The Tools and Utility buttons are used to perform actions on the library or use to manipulate
DesignSpark Library Creation Tutorial 9
Chapter 2. Creating Schematic Symbols
Getting Started
 To open the library manager
From the File toolbar, select the Libraries icon (shortcut Ctrl+L).
 To open the symbol editor
From the Library Manager dialog, select the Schematic Symbols tab.
For this tutorial, we will create a new library for each symbol/component type. You could of course,
add your new symbols to an existing library.
The Symbol Editor will take a set of default design settings, such as Styles, Colours, Grids, Units etc.
These are taken from a selected Technology file. Once you become familiar with DesignSpark, you
can customize these files using your own selections. If you click on the Tech Files button on this
dialog, you will see how to choose this Technology file.
For now we will leave the defaults set to the ones supplied in the standard technology file.
10 DesignSpark Library Creation Tutorial
We will create a new library in which to save the new symbol into. Click the New Lib tab.
In the File name: box, type in the name Tutorial. This will be the name of your new library. Click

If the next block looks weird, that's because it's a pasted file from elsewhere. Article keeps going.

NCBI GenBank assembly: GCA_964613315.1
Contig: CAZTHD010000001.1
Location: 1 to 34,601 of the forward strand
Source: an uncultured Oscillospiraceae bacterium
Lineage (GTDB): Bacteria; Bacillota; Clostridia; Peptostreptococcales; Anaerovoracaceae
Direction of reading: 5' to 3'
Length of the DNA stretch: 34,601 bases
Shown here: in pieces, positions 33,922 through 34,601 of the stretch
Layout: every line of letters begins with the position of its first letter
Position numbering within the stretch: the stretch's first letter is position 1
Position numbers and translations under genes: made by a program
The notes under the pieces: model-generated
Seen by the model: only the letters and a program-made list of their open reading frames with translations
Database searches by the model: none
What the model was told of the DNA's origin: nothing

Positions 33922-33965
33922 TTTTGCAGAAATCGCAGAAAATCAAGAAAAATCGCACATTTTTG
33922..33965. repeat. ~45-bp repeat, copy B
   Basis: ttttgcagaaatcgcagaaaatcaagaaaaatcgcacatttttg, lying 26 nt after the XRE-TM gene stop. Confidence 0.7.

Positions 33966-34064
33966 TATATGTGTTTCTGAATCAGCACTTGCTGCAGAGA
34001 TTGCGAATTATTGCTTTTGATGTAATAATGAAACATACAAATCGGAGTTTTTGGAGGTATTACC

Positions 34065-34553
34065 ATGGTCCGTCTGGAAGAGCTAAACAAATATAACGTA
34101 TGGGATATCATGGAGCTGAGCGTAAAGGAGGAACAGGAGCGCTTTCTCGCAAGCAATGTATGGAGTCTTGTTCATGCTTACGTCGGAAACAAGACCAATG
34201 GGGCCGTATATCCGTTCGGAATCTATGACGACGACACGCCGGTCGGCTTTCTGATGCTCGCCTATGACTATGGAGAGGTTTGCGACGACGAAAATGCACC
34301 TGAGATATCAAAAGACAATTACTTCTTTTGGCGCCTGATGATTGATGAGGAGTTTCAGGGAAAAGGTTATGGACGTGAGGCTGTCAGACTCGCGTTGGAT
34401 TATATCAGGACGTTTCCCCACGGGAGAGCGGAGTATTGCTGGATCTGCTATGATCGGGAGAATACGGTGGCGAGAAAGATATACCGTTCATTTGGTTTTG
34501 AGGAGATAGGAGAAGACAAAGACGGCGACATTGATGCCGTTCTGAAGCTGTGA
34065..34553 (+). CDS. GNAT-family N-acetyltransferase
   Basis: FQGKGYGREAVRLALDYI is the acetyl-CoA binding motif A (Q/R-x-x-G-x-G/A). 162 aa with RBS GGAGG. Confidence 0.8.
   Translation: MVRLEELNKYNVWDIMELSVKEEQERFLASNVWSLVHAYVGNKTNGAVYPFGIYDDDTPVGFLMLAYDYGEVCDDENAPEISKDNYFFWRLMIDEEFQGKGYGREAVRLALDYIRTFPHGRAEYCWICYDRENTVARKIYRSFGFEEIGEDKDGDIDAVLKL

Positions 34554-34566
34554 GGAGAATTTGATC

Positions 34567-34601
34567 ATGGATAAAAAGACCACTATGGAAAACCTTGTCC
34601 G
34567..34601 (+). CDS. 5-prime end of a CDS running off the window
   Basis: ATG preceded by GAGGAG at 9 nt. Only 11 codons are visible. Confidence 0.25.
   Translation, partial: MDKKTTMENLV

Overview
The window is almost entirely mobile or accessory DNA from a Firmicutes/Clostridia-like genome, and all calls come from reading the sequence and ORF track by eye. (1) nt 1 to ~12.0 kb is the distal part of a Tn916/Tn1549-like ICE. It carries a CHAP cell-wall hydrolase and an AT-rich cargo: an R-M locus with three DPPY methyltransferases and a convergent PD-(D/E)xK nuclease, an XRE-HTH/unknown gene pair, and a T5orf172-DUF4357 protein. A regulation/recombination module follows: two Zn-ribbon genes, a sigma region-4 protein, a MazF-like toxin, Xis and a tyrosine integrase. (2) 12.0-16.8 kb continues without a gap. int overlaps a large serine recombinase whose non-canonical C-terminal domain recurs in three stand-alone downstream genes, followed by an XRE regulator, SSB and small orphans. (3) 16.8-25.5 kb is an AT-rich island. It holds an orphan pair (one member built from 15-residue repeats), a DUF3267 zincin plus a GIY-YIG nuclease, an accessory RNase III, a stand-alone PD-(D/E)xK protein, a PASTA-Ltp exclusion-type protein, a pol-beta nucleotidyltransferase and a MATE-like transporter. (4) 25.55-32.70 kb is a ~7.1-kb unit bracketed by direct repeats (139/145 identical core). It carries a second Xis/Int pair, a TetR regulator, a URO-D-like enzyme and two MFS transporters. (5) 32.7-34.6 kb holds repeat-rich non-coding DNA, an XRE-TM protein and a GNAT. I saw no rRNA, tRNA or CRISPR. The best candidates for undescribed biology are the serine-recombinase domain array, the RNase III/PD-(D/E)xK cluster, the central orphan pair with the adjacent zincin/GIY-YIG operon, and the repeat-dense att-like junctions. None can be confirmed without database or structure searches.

Save to save this file name and exit the dialog.
The new Tutorial library is selected and is ready to have new symbols saved into it.
You need to create a new Schematic symbol so open the Symbol Editor using the New Item button.
The Symbol Editor opens. You will notice this looks very similar to the Schematic design editor used
in the design tutorial. It is similar in its use and its interaction, the way in which items move and
For this tutorial exercise, we are going to create an op-amp component. The component will contain
two symbols, both different. It will use a op-amp gate plus a power gate, we will do this to
demonstrate using multiple gates for one component.
You will create the op-amp gate only, the power gate (PWR) already exists in the supplied libraries.
We will create this gate:
 Checking the screen grid dots
Firstly, zoom in (roll the mouse wheel or click the <Z> key) so you can see the Screen Grid
displayed. The grid needs to be set to 50 mil so check this.
From the File toolbar select the Grids icon.
DesignSpark Library Creation Tutorial 11
The Grids dialog is displayed.
Ensure the grid Step Size is to 50 mil steps and click OK.
 Adding the symbol detail
On the Schematic Symbol toolbar (the vertical toolbar on the left side of the screen) select Add